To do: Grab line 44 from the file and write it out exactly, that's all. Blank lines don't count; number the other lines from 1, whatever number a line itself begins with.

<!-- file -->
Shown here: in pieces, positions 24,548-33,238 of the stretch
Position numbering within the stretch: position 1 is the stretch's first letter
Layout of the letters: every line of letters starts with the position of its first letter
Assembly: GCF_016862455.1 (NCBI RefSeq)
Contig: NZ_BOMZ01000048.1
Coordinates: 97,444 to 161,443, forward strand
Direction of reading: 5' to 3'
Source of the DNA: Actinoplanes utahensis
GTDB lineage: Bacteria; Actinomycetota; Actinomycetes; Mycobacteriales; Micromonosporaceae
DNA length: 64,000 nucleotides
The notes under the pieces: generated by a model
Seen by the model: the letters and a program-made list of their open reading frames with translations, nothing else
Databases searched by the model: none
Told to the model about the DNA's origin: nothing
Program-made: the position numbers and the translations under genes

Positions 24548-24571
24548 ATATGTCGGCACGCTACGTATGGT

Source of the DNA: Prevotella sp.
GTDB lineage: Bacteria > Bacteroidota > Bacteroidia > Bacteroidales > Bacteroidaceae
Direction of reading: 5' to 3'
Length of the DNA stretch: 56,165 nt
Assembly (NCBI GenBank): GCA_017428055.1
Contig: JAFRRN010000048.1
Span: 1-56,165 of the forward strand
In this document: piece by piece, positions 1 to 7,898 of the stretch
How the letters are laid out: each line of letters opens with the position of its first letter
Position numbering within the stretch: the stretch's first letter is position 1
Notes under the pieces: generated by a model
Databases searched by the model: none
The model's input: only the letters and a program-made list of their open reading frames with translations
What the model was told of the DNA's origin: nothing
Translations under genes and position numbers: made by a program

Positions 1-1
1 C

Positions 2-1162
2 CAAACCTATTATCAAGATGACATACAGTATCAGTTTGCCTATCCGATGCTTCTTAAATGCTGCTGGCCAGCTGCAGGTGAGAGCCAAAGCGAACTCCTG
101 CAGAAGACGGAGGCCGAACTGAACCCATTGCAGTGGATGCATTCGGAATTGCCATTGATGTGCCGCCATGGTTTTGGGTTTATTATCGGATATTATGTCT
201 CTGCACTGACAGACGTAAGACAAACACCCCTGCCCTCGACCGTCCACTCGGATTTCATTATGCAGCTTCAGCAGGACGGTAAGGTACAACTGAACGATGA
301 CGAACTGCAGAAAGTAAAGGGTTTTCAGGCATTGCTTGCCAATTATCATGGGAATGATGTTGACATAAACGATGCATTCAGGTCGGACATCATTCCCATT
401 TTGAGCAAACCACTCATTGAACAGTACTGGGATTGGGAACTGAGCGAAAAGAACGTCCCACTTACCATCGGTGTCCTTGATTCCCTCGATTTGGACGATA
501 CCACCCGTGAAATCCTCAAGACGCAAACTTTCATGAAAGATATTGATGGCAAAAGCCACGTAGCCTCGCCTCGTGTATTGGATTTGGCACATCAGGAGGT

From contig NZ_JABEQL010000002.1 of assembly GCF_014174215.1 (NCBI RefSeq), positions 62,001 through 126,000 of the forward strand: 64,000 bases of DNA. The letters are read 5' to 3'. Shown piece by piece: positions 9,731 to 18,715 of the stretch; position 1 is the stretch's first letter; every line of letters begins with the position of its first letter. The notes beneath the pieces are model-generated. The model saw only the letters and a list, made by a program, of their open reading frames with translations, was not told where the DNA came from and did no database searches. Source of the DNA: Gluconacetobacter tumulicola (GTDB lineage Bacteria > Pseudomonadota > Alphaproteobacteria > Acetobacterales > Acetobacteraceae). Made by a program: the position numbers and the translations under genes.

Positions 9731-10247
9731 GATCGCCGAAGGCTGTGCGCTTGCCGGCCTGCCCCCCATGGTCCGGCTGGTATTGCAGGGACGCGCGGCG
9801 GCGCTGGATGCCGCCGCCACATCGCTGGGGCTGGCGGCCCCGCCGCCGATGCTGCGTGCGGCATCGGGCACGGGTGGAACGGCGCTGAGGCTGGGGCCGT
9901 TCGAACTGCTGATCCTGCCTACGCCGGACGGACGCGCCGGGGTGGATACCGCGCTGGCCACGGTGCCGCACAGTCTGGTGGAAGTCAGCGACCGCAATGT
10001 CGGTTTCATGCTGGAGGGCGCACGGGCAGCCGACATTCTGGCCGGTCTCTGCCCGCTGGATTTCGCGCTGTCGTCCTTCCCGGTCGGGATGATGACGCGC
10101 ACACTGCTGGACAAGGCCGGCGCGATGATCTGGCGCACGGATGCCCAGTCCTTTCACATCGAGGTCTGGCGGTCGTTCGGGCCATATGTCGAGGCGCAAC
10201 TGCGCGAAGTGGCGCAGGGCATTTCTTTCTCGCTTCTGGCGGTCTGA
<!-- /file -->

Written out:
9731 GATCGCCGAAGGCTGTGCGCTTGCCGGCCTGCCCCCCATGGTCCGGCTGGTATTGCAGGGACGCGCGGCG